Monday, April 16, 2012

A Little Garden Update

Just thought I would post a little update as to how my garden is doing. These are the lettuce boxes, nine days after planting. They seem to have almost doubled in size and are almost ready for a little cutting for some baby green salads.

Saturday, April 7, 2012


My hubs likes soda.  A lot.  On average, we go through 7-8 2 liter bottles of soda a week, which is costly and wasteful.  Yes, I recycle the bottles, but that is still a ton of plastic per week!  So last weekend he attempted to make his own ginger ale in a re-used bottle.  It tasted good, but the yeast carbonation was a total fail.  He went to Best Buy the next day and purchased a SodaStream soda machine. 

So here it is.  We've had it for a few days and have been making sodas with the samples that came with it.  I think we have decided to make our own syrups and cut out the fake stuff.  The syrups are made with Splenda, but I can taste the difference from something made with natural cane sugar. 

I stopped at Bed, Bath, and Beyond this morning and got two extra bottles for making sodas, and the Raspberry MyWater Essence Flavors so that I could try some "seltzer" style water. 

So it's pretty easy to make the soda.  Fill the bottles to the water line and chill for an hour or two.  Apparently the machine works better if the water is chilled.  I use water that I have filtered through my Brita pitcher, just to get some of the chemicals and guck out of our gross tasting city water.  Put the bottle into the SodaStream and make sure it is screwed on securely.  Then you push the button on the top of the machine until it makes a buzzing sound.  Do that 3-4 times and the water is carbonated. 

Then you have to put the syrup in.  If you're using the SodaStream brand syrups, then just follow the directions as to how much you put it.  A little tip....tilt the bottle to the side and pour the syrup in slowly.  I used the MyWater Essence, which only requires a half teaspoon of the syrup.  I poured it in slowly, and then screwed the cap on tightly before gently tilting the bottle back and forth to mix the flavor in.  Tasty!  and environmentally friendly!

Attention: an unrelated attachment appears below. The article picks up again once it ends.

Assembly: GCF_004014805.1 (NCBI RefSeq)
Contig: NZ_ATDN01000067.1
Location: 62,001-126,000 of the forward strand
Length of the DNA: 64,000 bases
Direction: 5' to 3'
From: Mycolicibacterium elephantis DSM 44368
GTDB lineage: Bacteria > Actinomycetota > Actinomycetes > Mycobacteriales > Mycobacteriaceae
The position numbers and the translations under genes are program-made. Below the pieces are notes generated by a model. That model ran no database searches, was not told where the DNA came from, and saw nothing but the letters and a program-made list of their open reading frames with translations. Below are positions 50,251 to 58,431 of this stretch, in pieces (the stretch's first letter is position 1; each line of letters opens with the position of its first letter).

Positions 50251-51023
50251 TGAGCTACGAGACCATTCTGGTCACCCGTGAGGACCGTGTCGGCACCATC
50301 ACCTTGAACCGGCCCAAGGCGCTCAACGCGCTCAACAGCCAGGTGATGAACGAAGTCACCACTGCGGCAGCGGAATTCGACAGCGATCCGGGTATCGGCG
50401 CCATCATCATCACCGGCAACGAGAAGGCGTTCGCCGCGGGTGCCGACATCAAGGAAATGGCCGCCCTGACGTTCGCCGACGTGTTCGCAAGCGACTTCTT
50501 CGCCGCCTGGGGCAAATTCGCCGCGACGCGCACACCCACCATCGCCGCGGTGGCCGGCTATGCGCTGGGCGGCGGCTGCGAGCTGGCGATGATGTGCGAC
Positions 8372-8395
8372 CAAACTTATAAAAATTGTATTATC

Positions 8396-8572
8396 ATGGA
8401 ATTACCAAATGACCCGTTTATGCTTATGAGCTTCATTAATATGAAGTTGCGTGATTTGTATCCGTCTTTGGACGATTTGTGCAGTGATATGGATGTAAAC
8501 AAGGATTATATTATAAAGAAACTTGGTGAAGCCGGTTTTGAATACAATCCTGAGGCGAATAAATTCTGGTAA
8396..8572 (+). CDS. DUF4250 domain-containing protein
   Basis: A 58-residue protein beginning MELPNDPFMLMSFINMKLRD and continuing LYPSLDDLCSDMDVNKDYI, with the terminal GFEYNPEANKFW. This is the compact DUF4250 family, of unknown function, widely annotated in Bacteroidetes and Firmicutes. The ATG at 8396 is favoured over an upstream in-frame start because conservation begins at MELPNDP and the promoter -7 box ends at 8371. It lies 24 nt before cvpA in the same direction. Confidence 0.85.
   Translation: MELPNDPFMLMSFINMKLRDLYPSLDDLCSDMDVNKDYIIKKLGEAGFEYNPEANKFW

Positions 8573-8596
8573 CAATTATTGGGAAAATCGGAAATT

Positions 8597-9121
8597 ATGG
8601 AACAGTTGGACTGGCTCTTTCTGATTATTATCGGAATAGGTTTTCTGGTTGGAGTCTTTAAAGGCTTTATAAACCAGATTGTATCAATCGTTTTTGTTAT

Thursday, April 5, 2012

Cold Crop planting

Since we live in a condo, we really have no choice aside from doing container gardening.  Last year we bought a Topsy Turvey Tomato tree, two City Pickers planter boxes, and a Topsy Turvey tiered planter to start.  I also had a few plastic pots that had been given to me to use as well.  It was a kinda successful year, for the first, but this year I intend on doing better!

Today, hubs went to Dill's Greenhouse and picked out some 'cold crop' lettuces for me to start planting.  On his way home he picked up another planter box and a bag of organic Miracle grow potting mix from Home Depot because he decided he bought too many plants for just one planter.  Turned out, he was right...

Here are my lovely plants.  He bought arugula, radicchio, summertime lettuce, and simpson elite lettuce.  I believe he said that the packs were $3.69 for a pack of six plants.  So he spent $14.76 total for 24 plants that, in theory, will give us baby greens for salads all summer long...according to the container gardening information I have read.

So when I got home from work, hubs filled the new box (the one on the right, obviously) with the new dirt, and I got to planting.  It didn't take too long, as the soil was soft and slightly damp, so all I had to do was wedge the spade in to make the hole, break up the roots a bit, and press each plant in.  I put twelve plants in each box, each a few inches apart.  According to the container gardening site I read, it's ok to plant them closer together, especially when I am going to be constantly cutting them and letting them re-grow for baby greens.

Here they are all planted!  The great thing about the City Pickers boxes is that they have a reservoir in the bottom that you can fill up so that the boxes are self-watering.  That is what the little tube sticking up out of the corner of the box is for.  I filled the reservoirs, but I still watered the plants thoroughly from the top, careful to avoid the leaves as much as possible.  I didn't want to drag the hose out, so I up-cycled a watering can!

 An empty gallon milk jug with holes poked in the lid!  It lets out a gentle stream of water and doesn't completely drown the plants. 

We have a frost advisory for the night, so I covered my new babies up with a flannel sheet, to keep their little leaves from getting all frosty and cold!  I read somewhere that a sheet was better than plastic, because plastic can damage the plants.